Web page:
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Happy 2006

by Perl Mouse (Chaplain)
on Jan 10, 2006 at 16:09 UTC ( #522221=CUFP: print w/ replies, xml ) Need Help??

After seeing the following puzzle floating around the net, I decided to automate it:
Take the digits 9, 8, 7, 6, 5, 4, 3, 2, 1 in that order. Insert one or more basic math operators (addition, subtraction, division, multiplication) so that the result makes 2006.
#!/usr/bin/perl use strict; use warnings; my @o = (" + ", " - ", " * ", " / ", ""); my @s = (" ", "-"); my @d = (0, 1 .. 9); my $year = @ARGV ? shift : 2006; for my $o8 (@o) { for my $o7 (@o) { for my $o6 (@o) { for my $o5 (@o) { for my $o4 (@o) { for my $o3 (@o) { for my $o2 (@o) { for my $o1 (@o) { for my $s (@s) { my $expr = "$s$d[9]$o8$d[8]$o7$d[7]$o6$d[6]$o5" . "$d[5]$o4$d[4]$o3$d[3]$o2$d[2]$o1$d[1]"; print "$expr == $year\n" if $year == eval $expr; }}}}}}}}} __END__ 2006 == -9 + 8 * 7 + 654 * 3 - 2 - 1 2006 == 9 + 8 * 7 + 654 * 3 - 21 2006 == 9 + 8 * 7 * 6 * 5 - 4 + 321 2006 == 9 * 8 - 7 + 654 * 3 - 21
I'm sure there are cleverer ways of writing the nested loop, using some kind of module. But cut-and-paste is fast, and this takes less programmer time.
Perl --((8:>*

Comment on Happy 2006
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Re: Happy 2006
by Roy Johnson (Monsignor) on Jan 10, 2006 at 17:36 UTC
    An arguably cleverer way to write the nested loop without using some kind of module:
    use strict; use warnings; my $year = @ARGV ? shift : 2006; my $ops = '{-,+,x,/,}'; my $globpat = '{-,}' . (join $ops, (reverse 1..9)); print $globpat, "\n"; for (glob $globpat) { tr/x/*/; print "$_ == $year\n" if $year == eval; }

    Caution: Contents may have been coded under pressure.
      I'm not a big fan of the glob trick - there's always the possibility something matches (although for the given pattern, that's pretty unlikely). But just for kicks, I compared your solution with mine:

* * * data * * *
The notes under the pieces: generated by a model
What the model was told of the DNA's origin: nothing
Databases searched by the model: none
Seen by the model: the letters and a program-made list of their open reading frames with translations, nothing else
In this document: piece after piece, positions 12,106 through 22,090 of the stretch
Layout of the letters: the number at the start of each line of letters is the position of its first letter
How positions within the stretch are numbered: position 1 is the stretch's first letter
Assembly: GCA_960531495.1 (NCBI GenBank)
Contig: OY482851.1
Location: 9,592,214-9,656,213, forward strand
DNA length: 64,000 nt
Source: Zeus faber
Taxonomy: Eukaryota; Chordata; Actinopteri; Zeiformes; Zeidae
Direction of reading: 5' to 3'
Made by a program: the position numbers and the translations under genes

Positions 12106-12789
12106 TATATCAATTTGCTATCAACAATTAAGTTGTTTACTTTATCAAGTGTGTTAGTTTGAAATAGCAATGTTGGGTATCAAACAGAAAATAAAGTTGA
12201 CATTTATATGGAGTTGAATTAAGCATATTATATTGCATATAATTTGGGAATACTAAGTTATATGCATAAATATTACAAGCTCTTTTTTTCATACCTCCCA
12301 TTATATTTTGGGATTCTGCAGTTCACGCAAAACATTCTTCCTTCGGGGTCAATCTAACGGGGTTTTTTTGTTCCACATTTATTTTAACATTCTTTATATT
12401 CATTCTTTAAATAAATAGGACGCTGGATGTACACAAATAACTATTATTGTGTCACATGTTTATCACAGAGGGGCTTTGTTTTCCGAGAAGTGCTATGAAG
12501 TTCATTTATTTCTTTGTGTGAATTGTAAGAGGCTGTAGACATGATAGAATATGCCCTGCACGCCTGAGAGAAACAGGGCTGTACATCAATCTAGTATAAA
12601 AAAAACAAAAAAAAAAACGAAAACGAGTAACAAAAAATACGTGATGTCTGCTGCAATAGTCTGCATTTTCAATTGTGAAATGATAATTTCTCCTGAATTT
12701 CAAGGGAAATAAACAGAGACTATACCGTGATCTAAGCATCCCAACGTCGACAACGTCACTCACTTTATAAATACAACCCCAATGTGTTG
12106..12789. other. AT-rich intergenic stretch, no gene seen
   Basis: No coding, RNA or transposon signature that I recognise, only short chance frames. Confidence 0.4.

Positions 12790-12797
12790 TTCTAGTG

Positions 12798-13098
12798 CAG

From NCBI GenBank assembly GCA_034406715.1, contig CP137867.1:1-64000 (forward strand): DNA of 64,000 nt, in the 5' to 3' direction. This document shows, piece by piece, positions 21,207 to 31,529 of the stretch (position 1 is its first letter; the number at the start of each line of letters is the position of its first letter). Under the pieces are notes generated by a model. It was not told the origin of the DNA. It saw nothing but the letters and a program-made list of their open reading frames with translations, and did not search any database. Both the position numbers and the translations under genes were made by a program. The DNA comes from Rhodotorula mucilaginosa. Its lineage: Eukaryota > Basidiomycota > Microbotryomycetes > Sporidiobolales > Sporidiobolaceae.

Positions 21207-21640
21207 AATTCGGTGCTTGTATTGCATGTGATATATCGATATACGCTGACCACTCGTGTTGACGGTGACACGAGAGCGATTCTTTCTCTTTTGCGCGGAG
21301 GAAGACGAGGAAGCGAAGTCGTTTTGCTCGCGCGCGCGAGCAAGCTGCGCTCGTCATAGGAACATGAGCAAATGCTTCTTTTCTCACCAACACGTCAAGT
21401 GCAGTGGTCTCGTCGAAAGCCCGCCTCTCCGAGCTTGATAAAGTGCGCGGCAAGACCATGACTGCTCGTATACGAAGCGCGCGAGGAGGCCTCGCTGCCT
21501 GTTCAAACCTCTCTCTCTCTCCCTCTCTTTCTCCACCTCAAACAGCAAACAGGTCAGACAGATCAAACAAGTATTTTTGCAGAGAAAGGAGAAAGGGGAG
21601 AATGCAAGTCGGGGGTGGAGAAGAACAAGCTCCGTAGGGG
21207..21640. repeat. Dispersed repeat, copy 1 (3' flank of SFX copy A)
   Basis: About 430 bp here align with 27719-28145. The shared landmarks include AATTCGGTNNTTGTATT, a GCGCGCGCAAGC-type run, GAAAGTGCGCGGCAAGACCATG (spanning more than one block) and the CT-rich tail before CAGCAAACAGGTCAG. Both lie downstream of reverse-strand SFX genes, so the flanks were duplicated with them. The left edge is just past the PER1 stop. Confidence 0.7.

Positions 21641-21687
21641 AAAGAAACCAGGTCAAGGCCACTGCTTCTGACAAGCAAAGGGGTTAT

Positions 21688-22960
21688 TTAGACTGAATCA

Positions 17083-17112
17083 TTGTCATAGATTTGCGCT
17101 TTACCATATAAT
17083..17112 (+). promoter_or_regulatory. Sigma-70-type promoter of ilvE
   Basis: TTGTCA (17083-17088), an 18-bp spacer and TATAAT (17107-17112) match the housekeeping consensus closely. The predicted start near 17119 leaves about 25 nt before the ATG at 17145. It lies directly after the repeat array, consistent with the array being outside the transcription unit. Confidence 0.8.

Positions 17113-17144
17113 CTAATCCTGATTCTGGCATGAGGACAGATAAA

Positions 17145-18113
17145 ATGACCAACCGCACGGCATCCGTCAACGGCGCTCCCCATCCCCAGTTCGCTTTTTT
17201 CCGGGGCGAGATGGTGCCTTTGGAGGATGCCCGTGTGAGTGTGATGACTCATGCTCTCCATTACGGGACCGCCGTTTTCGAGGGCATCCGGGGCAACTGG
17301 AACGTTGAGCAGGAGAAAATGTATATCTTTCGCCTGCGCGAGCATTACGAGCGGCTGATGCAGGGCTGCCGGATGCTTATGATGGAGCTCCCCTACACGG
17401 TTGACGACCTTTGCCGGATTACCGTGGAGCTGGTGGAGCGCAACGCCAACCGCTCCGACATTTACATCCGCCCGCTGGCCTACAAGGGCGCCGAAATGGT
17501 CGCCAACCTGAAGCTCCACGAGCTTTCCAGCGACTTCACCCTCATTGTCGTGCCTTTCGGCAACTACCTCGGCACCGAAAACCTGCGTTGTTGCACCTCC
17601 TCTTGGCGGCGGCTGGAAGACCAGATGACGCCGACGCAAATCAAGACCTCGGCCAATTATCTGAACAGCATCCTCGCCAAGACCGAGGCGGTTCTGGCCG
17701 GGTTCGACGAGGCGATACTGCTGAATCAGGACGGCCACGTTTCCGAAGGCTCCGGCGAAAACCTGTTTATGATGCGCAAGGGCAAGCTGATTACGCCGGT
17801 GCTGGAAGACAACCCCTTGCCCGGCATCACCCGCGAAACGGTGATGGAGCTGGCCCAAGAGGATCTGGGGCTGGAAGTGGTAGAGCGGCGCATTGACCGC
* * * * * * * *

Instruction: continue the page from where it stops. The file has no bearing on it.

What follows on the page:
$ /usr/bin/time ./perlmouse ; /usr/bin/time ./ray_johnson -9 + 8 * 7 + 654 * 3 - 2 - 1 == 2006 9 + 8 * 7 + 654 * 3 - 21 == 2006 9 + 8 * 7 * 6 * 5 - 4 + 321 == 2006 9 * 8 - 7 + 654 * 3 - 21 == 2006 56.60user 0.19system 2:04.01elapsed 39%CPU (0avgtext+0avgdata 0maxresi +dent)k 0inputs+0outputs (356major+87minor)pagefaults 0swaps -9+8*7+654*3-2-1 == 2006 9+8*7+654*3-21 == 2006 9+8*7*6*5-4+321 == 2006 9*8-7+654*3-21 == 2006 56.98user 3.45system 2:43.21elapsed 41%CPU (0avgtext+0avgdata 0maxresi +dent)k 0inputs+0outputs (398major+21556minor)pagefaults 0swaps
      The running time is about the same, but your solution uses a lot more memory, as it makes a list of all possible expressions to test before making the first test, while my solution tests each expressions right after it is constructed. My solution has a lot less pagefaults.
      Perl --((8:>*
        The running time is about the same, but your solution uses a lot more memory, as it makes a list of all possible expressions to test before making the first test, while my solution tests each expressions right after it is constructed. My solution has a lot less pagefaults.
        Ah, someday soon, glob will be an iterator in scalar context.

        -QM
        --
        Quantum Mechanics: The dreams stuff is made of

Re: Happy 2006
by ambrus (Abbot) on Jan 10, 2006 at 17:50 UTC
Re: Happy 2006
by Limbic~Region (Chancellor) on Jan 10, 2006 at 20:11 UTC
    Perl Mouse,
    After finishing my solution, I realized that I must have intepreted the puzzle wrong. I thought each term was evaluated left to right in succession not as 1 entire expression. *shrug*

    Here is the (likely incorrect) code I came up with intentionally avoiding eval $string;

    Cheers - L~R

      I don't quite understand how your program is supposed to work, but the results are indeed incorrect. It seems all your operators have the same precedence?